Series of Online Seminars
StreamYard Platform and Facebook live streaming
In the context of the migrant and refugee crisis, the EU Member States and the European Union itself have recently demonstrated sensitivity toward exploring the ways in which media, the arts and performative practices are able to both facilitate intercultural dialogue among migrant and host communities – thereby empowering their participation in social life –, and to promote cultural diversity (different ethnic, cultural, religious and linguistic backgrounds and heritage) within European societies. Indeed, different “liberal” and “applied” arts (film, theatre & performance, photography, crafts, architecture, design, etc.) as well as emerging cross-media forms (interactive and social media, games, street art, circus and performative practices, etc.), have a pivotal role to play in this direction. In a nutshell, “artistic and cultural expressions can help us to communicate with each other, in an immediate manner, and allow us to understand our similarities as well our differences, in an area where we must also resolve disputes “(Report How culture and the arts can promote intercultural dialogue in the context of the migratory and refugee crisis, 2017, p. 10).
Despite this high potential for opening new perspectives on EU societies based on integration and a willingness to engage in dialogue, these guidelines seem mostly unexplored and little discussed within the academic communities – primarily focused on the current regime of representation of migrant people and newcomers. Moreover, it can hardly be disregarded that a practical implementation of these guidelines faces many difficulties: national cultural policies affect cultural productions by institutionalizing the process of othering through rhetorical discourses and hegemonic representations; the projects and practices in this field are often vital but fragmented and poorly reciprocally connected (also due to their strong roots in specific areas and territories); the skills and professional figures associated with these processes are poorly defined and have no particular training centres; and finally, the evaluation methods of the initiatives are different and lacking consolidated protocols. The combination of all these factors produces a fundamental weakness in a sector that in any case, remains extremely lively and promising.
On this basis, and within the framework of a research program that the UCSC’s Department of Communication Sciences and Performing Arts has been developing over the last two years (Migrations / Mediations. Media and performative arts as tools for the intercultural dialogue: https://www.migrations-mediations.com/), this series of Webinars intends to start a reflection with academic and independent researchers, artists, cultural providers, public and private funders, and policymakers – both at a local and at an international level – with the aims to:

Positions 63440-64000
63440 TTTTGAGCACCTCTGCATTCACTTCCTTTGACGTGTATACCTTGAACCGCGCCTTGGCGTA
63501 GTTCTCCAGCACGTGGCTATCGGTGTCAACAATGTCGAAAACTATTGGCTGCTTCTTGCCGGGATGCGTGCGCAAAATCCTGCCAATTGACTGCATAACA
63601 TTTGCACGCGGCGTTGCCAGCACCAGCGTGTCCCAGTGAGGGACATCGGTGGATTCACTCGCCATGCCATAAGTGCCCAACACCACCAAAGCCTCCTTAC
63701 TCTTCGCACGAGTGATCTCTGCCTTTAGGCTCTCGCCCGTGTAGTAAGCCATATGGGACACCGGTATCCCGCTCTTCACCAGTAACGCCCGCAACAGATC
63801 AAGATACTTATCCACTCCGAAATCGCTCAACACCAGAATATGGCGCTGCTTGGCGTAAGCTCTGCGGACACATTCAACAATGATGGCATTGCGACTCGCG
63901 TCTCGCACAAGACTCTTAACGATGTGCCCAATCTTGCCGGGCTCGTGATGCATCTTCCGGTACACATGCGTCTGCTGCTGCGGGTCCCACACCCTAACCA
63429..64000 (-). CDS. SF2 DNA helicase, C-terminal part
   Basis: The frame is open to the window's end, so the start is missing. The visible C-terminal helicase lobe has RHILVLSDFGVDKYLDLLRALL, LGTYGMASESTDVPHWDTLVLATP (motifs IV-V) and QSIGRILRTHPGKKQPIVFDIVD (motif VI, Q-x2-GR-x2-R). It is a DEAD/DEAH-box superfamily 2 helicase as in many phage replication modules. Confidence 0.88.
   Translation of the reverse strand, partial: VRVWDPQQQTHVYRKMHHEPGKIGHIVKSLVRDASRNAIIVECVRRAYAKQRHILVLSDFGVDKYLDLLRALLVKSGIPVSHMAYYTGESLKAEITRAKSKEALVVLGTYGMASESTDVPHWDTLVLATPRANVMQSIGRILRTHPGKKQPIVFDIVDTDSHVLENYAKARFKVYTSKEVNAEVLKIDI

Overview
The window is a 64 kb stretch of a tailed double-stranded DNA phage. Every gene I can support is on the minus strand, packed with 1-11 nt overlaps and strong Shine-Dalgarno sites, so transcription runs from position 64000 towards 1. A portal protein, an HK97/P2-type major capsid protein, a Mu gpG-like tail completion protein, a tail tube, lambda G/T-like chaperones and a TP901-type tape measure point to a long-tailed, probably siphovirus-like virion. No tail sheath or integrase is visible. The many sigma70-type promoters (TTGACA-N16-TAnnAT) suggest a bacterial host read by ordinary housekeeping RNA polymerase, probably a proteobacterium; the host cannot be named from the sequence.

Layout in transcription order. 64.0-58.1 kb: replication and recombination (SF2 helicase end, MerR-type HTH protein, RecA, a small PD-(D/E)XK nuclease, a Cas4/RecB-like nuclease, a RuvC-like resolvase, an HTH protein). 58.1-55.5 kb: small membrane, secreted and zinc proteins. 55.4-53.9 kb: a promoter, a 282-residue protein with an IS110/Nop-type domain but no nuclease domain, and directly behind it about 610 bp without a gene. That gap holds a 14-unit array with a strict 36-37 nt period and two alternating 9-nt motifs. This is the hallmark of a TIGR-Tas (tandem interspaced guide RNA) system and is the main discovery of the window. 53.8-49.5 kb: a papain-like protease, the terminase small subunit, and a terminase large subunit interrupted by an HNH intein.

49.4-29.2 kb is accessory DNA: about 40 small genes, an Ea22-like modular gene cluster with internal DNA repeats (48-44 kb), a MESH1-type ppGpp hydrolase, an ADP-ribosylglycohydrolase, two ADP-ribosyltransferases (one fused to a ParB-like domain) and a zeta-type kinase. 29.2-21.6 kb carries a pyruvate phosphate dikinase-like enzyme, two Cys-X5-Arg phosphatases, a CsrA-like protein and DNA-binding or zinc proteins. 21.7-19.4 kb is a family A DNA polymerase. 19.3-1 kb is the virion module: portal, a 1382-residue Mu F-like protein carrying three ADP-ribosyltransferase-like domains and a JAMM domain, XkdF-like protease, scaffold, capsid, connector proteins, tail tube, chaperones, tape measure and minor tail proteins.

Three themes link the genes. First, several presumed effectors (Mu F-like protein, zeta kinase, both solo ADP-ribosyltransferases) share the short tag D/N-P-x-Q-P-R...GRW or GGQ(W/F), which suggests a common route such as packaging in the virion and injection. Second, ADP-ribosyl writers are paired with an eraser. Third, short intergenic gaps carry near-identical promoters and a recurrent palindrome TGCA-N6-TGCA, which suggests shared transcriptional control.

– Reflect on the role of media, arts and culture in the management of policies devoted to migration phenomena, also on the basis of an exchange of best and worst practices;
– Focus on the ways and the degrees in which media, arts and culture have been considered as critical tools for intercultural dialogue by policymakers, at different levels (local, national, European).
– Draw attention to the ways through which artists and cultural providers can create and develop models of action in territories oriented toward bringing host populations into contact with migrants and refugees, as well as to empower newcomers themselves by offering a space for dialogue and a basis for voice-attaining and self-organising;
– Empower the professional figure of the cultural provider in contexts of intercultural and shifting societies, by defining its skills, methods of work, and formation paths.
– Develop a specific set of tools and a methodology to assess the social, cultural and economic impact of intercultural dialogue activities through arts, media and culture. Along with quantitative indicators of success, such as counting audiences reached or scoring intercultural stakeholders included in the action, it is worthwhile to elaborate new models of evaluation for the measurement and assessment of the efficiency and effectiveness of such projects.
Ruggero Eugeni (coordinator), Alice Cati, Martina Guerinoni, Laura Peja, Maria Francesca Piredda, Anna Sfardini, Matteo Tarantino
April, 15 – 6.00-7.30 p.m.
– Angelique Petrits (European Commission, Unit C.2 – Legal Pathways and Integration) From integration to inclusion: why culture matters and how to build a positive narrative
– Giuseppe Fidotta (Concordia University Canada): Migration and the Circuits of Film Culture: A Southern Perspective
– Ruggero Eugeni (Università Cattolica del Sacro Cuore)
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April, 26 – 6.00-7.30 p.m.
Beyond the Emergency. Media representations, social encounters and transculturality
– Pierluigi Musarò (Alma Mater Università degli studi di Bologna – Atlas of Transitions)
– Guglielmo Schininà (IOM – UN migration)
– Laura Peja (Università Cattolica del Sacro Cuore)
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May, 19 – 6.00-7.30 p.m.
We tell a different story – the role of documentary film, alternative and community media in reporting migration
– Daniela Drastata, Chair of the EBU TV Intercultural and Diversity Group, Senior editor at HRT (Croatian National Radio and Television), Executive co-producer of the EBU New Neighbours series
– Clara Dominguez, Division Director & VOA Director of Partnerships, Latin America Broadcasting, Voice of America
– Fran Atopos Conte, journalist and director, Termini TV
– Nyima Jadama, TV host of Nyimas Bantaba at ALEX Berlin
– Nadia Bellardi, transcultural media consultant https://www.transcultural-consulting.org
– Alice Cati (Università Cattolica del Sacro Cuore)
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